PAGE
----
Fort Sill, Oklahoma is probably a wonderful place when you’re not a new recruit going through Basic and 13B (Cannon Crewman) Training.

We had the same Drill Sergeants through the entire process which meant nothing change much when we transitioned from Basic to AIT (Advanced Individual Training.)

I was in the 1st Platoon of A Btry 1/40th. My platoon and I had spent the entire summer suffering together through the usual basic training procedures. We ran, we did push-ups, we marched, we shot and of course, more push-ups after that.

It was nearing Fall and we knew the end was in sight. We were all scheduled to leave in October.

One September morning we had just entered the field to begin our artillery training. They had several cannons both Toad and SP, lined up for firing. We built our tent city out of half shelters in the grass and prepared to learn our jobs as cannon crewmen.

The next morning we were formed up and given instructions for the day. One of the Drill Sergeants asked for volunteers to demonstrate some weapons for a fresh batch of new recruits who had just entered basic. Very much out of our character a friend and I volunteered and off we went to a small stadium filled with shaved heads and wide eyes. Our objective was to demonstrate various small arms and other weapons.

The demonstration went well and no sooner had we finished when a Humvee pulled up and a Sergeant jumped out and informed some of our training NCO’s that there was an attack on the U.S. We were quickly rushed back to our Battery and formed up in a circle which was unusual. One of the Drill Sergeants stood in the middle and asked if anyone had relatives who worked at the World Trade Center in New York. A few hands went up and they were quickly taken away. We were then informed that a plane had been flown through one of the buildings.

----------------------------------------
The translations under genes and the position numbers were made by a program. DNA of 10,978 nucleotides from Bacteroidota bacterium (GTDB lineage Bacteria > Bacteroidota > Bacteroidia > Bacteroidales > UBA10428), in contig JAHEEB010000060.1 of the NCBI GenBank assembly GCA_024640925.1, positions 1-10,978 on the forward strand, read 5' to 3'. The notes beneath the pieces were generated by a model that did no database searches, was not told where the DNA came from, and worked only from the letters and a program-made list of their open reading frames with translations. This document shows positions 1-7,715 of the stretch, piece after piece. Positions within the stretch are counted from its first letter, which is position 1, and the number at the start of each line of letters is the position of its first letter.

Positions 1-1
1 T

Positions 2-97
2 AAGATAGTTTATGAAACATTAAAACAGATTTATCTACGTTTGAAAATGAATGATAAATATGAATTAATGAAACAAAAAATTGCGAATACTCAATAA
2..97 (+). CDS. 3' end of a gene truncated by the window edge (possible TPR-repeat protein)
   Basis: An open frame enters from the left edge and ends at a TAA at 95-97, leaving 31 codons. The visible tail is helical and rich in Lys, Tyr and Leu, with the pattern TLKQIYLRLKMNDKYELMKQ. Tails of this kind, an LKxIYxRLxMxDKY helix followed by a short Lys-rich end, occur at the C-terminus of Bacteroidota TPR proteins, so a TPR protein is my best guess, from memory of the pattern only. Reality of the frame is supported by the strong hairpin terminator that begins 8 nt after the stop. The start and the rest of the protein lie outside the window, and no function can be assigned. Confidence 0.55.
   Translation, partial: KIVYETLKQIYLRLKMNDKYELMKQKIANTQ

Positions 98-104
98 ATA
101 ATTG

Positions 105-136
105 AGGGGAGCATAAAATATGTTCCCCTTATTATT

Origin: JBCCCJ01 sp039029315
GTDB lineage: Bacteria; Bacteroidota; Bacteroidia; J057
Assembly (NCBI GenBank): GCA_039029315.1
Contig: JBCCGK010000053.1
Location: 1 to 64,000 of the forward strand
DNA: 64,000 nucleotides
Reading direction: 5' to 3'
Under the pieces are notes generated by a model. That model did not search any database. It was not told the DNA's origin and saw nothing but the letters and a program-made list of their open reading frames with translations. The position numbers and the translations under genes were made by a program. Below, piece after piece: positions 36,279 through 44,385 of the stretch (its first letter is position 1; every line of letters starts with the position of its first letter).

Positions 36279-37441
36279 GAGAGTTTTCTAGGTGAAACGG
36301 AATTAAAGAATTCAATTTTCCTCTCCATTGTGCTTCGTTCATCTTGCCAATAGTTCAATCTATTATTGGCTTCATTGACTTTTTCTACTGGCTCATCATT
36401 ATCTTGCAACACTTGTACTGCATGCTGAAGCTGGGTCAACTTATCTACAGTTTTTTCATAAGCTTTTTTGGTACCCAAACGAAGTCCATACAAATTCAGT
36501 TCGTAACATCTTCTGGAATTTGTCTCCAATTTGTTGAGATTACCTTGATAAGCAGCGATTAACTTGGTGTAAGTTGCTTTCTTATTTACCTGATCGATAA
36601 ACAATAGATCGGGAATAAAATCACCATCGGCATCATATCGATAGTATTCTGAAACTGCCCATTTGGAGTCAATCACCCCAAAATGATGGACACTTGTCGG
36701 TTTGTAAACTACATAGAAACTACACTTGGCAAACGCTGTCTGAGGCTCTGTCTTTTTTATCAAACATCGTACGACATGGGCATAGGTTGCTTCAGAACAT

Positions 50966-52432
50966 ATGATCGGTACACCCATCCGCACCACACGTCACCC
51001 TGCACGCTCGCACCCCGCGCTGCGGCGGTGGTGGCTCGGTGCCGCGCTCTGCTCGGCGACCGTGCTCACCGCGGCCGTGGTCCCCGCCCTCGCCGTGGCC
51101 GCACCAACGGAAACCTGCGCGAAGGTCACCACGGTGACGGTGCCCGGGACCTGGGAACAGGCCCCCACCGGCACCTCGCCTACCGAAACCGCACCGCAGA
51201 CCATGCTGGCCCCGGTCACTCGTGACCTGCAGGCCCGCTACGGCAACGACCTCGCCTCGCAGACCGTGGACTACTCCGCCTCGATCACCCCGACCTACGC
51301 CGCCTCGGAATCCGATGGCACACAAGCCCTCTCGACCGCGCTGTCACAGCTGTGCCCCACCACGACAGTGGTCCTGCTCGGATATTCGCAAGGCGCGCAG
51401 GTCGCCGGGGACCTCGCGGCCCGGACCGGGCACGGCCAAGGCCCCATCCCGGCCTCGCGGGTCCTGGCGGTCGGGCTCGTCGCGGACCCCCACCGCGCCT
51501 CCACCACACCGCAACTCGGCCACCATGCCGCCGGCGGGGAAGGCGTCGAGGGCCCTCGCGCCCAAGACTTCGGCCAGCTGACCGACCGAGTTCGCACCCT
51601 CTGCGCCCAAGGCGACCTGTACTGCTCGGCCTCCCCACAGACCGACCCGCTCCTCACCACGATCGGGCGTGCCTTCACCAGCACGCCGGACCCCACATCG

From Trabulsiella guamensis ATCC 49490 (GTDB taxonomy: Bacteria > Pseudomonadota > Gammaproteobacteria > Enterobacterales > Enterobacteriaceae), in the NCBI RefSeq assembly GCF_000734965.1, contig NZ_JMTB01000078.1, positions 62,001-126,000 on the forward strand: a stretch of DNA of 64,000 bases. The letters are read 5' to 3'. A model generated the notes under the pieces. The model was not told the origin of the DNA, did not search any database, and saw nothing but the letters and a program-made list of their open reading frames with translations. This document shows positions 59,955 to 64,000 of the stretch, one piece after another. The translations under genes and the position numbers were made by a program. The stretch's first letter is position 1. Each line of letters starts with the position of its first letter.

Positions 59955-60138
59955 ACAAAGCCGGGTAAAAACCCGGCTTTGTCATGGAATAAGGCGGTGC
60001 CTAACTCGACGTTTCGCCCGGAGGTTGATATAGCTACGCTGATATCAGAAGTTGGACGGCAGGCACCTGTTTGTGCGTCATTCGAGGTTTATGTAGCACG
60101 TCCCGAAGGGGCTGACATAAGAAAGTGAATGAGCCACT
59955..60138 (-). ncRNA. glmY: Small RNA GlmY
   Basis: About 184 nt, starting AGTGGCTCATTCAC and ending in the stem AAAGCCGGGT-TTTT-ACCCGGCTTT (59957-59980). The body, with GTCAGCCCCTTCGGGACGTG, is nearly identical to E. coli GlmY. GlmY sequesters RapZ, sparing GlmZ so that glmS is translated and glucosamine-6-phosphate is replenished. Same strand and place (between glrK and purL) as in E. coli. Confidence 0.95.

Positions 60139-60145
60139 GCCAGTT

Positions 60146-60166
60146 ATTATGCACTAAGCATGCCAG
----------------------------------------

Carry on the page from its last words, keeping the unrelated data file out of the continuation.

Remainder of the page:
Now for the past few weeks they had been throwing mock emergency situations at us for training. Right away I thought this was just another one until more information began to come forth.

Reality hit us all and we suddenly knew that our future military careers were about to face some new obstacles.

For the remainder of our training we were on a tight lockdown and had to conduct around the clock roving guard duty. Training was altered but still fulfilled the requirements. I never had the chance to see actual footage of the attack until I was released from AIT in October.

On the way home in my Class A’s I was hugged, patted and thanked by dozens of people in every airport. This was much different than my Dad’s negative experience coming home from Vietnam to protesters.

The Nation had been hurt and everyone had felt it. And now it was time to rally behind our troops and support them through whatever lied ahead.

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